• The town of Greenwich, Connecticut’s existing 54-in. diameter concrete sanitary sewer line, which carried nearly all of the town’s wastewater flow, was being attacked by hydrogen sulfide and deteriorating. After a condition assessment, it was determined that this critical infrastructure should be rehabilitated as soon as possible. In order to complete the sanitary sewer rehabilitation while maintaining treatment operations, a 40.9 million gallons-per-day temporary bypass system was needed to divert the flow from three areas of town to the wastewater treatment plant.

  • New York’s Albany County was in the process of updating its wastewater treatment plants when it turned to BCI Construction for a temporary bypass system to transfer 88 million gallons per day during the project. The county wanted to avoid interruption of sewer service and needed a solution that would allow it to continue replacing its old chlorine bleaching tanks with UV technology.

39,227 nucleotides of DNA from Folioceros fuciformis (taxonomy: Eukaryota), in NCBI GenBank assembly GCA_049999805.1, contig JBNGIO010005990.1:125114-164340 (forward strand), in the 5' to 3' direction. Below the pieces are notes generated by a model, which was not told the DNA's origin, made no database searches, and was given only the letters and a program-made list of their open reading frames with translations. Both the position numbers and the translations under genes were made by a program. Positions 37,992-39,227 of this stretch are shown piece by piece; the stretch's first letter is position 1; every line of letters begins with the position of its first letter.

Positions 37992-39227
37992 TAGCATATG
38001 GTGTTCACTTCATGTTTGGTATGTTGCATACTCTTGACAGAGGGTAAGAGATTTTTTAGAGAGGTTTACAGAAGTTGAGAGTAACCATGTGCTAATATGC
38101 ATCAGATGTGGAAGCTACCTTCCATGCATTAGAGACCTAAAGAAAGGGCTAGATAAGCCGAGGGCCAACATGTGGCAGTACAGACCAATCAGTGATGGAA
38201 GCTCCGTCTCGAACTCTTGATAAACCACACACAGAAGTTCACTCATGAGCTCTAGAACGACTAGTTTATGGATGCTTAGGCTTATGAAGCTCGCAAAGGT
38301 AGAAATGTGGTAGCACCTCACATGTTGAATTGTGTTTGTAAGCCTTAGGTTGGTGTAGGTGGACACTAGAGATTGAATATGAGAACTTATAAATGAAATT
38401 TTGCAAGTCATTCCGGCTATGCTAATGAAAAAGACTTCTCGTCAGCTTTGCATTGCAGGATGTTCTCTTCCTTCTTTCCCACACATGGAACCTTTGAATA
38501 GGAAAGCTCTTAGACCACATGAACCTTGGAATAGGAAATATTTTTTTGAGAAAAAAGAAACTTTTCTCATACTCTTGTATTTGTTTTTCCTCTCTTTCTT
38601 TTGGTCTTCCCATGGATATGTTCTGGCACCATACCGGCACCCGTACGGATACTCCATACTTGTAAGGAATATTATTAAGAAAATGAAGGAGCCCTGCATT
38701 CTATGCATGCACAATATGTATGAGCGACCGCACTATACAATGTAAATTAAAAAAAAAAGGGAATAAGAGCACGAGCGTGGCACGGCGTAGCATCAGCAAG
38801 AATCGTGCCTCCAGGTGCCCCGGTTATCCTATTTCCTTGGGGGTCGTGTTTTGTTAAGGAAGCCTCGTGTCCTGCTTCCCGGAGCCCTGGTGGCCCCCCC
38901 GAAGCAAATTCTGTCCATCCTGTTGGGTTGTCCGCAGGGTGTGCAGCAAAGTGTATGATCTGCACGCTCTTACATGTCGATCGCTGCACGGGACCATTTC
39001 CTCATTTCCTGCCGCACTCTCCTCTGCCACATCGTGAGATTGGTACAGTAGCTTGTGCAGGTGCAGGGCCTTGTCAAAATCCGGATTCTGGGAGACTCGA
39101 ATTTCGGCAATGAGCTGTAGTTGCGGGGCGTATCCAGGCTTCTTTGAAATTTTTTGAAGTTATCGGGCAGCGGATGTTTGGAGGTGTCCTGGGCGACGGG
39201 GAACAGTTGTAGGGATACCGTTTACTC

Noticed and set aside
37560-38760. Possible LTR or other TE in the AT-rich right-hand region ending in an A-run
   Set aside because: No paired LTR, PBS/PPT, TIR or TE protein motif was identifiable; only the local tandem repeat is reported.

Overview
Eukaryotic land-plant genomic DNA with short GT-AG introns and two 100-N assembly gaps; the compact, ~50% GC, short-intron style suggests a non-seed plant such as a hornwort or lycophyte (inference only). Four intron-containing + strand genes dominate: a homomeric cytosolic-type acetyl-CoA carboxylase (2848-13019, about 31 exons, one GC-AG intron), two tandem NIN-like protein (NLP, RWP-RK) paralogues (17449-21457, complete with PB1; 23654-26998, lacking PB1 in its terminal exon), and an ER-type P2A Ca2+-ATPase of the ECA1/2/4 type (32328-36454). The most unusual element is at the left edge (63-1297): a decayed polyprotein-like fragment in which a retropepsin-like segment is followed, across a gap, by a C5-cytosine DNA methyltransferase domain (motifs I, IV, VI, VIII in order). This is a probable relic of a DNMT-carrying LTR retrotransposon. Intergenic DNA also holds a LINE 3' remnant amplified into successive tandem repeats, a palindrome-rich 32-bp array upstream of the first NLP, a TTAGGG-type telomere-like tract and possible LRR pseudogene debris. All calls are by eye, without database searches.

• In Colorado, the project team for an expansion and renovation of a wastewater treatment plant was in need of a bypass system to move a peak flow of 128 million gallons per day. Wagner Rents, the rental arm of Wagner Equipment and Xylem’s Godwin and Flygt distributor in Colorado was named the bypass contractor for this portion of the job. Wagner Rents pump team worked with Xylem to design and install a temporary system to convey the full amount of flow. The solution that followed also provided the treatment plant with the ability to integrate the temporary bypass into its SCADA system and to log the data as if it was its own permanent pumping system.

  • The devastating impact of Hurricane Sandy on New York City and the Northeast U.S. surprised some, but the people at Xylem were not among them. Xylem’s dedicated water professionals stood ready to fight the surging seawaters and torrential rainfall that threatened thousands of homes and commercial properties in Sandy’s path.